NYCEDC is working alongside the New York City Department of Housing Preservation and Development (HPD) to redevelop the former Spofford Juvenile Detention Center into a mixed-use, live/work campus known as The Peninsula that will help revitalize the Hunts Point neighborhood.
The Spofford Juvenile Detention Center was built in 1957. Located in Hunts Point, behind the Corpus Christi Monastery, this center once held approximately 280 youth. The center included recreational spaces in two outdoor enclosed courtyards, which included basketball and tennis courts, and an on-site indoor pool. The center was permanently shut down in 2011 as the City moved to establish a more rehabilitative model of juvenile justice and was supported by New York City elected officials, activists, and community members—some of whom are actively working on the redevelopment project today.
The long-vacant building has been a negative presence and this new iconic development will transform the site for the benefit of the community. The proposal for the five-acre, $300 million campus features nearly 740 units of 100 percent affordable housing, recreational and community facilities, commercial space, and over an acre of public open space. Additionally, a portion of the site will also be preserved for early education programming that has served the community for more than four decades.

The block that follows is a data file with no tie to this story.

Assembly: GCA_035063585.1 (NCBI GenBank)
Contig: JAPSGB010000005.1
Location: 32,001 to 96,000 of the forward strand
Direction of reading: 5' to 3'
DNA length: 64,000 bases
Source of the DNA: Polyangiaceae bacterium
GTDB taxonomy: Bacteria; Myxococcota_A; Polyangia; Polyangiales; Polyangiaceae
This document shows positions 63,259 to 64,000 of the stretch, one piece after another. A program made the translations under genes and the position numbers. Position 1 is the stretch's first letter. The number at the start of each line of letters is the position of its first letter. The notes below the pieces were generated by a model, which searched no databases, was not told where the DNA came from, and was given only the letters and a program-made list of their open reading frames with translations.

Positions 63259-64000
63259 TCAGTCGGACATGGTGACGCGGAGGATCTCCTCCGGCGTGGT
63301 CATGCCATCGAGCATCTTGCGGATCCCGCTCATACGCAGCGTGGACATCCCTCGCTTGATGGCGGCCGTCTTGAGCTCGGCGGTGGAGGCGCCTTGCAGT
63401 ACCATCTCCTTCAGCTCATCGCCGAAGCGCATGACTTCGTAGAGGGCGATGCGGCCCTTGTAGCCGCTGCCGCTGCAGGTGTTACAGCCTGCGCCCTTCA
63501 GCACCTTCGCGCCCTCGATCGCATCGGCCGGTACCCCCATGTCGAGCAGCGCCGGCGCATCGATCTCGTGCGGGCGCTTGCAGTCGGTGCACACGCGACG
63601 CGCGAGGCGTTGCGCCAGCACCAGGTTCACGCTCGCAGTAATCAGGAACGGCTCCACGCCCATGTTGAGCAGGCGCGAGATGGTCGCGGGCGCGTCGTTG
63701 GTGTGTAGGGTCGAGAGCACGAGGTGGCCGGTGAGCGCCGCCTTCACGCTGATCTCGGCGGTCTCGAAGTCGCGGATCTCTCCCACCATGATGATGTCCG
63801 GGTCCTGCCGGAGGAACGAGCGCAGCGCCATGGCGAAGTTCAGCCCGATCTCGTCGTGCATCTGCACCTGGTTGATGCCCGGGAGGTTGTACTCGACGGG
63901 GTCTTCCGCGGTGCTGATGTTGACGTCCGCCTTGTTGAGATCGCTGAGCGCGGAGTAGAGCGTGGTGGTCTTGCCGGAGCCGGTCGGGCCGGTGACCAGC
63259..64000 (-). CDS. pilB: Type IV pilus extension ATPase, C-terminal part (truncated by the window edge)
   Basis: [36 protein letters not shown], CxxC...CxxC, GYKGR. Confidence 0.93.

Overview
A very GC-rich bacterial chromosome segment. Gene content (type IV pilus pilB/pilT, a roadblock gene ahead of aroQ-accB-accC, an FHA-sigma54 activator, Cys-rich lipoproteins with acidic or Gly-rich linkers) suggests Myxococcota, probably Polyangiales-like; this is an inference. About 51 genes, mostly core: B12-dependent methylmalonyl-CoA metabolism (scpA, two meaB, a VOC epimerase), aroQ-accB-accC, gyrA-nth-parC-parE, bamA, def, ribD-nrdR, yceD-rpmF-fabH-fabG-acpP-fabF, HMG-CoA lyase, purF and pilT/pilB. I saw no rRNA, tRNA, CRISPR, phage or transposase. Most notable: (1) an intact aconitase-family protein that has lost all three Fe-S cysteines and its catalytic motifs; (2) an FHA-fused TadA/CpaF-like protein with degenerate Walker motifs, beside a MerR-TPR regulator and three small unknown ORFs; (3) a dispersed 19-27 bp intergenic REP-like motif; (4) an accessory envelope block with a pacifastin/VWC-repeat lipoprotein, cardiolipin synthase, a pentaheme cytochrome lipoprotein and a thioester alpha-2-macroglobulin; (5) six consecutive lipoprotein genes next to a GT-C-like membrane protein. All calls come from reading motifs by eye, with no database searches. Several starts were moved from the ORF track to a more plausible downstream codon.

Beginning in December 2014, NYCEDC performed extensive outreach with local elected officials, key local stakeholders, and local residents to discuss the priorities for the site. Some of the neighborhood stakeholders included Bronx Community Board 2, BronxWorks, the Hunts Point Alliance for Children, City Year, Youth Ministries for Peace and Justice, Casita Maria Center for Arts and Education, Sustainable South Bronx, and many others. In an effort to transform the site and the broader Hunts Point neighborhood, NYCEDC issued a Request for Expressions of Interest (RFEI) in June 2015. Thanks to the collaboration between the community, NYCEDC, and all other agencies involved, the redevelopment of the site will bring many important resources to the local community and help meet long-standing community needs.
The Peninsula, a joint proposal by Gilbane Development Company, the Hudson Companies, and Mutual Housing Association of New York (MHANY), was selected and announced in October 2016. Community sponsors on the development team also include Urban Health Plan and The Point CDC. A vibrant live/work campus and the first-of-its-kind industrial-commercial-residential project, The Peninsula will begin its transformation in spring 2018. The project forges a new model in neighborhood development by embedding quality manufacturing jobs, health and wellness resources, and open space recreation into a new residential development.
The Peninsula will support approximately 1,000 construction jobs and create more than 300 permanent jobs throughout its development and operation. The development team has committed to a 35 percent M/WBE goal and will participate in HireNYC, a free NYCEDC program that connects residents and workers to the City's workforce development services for various projects.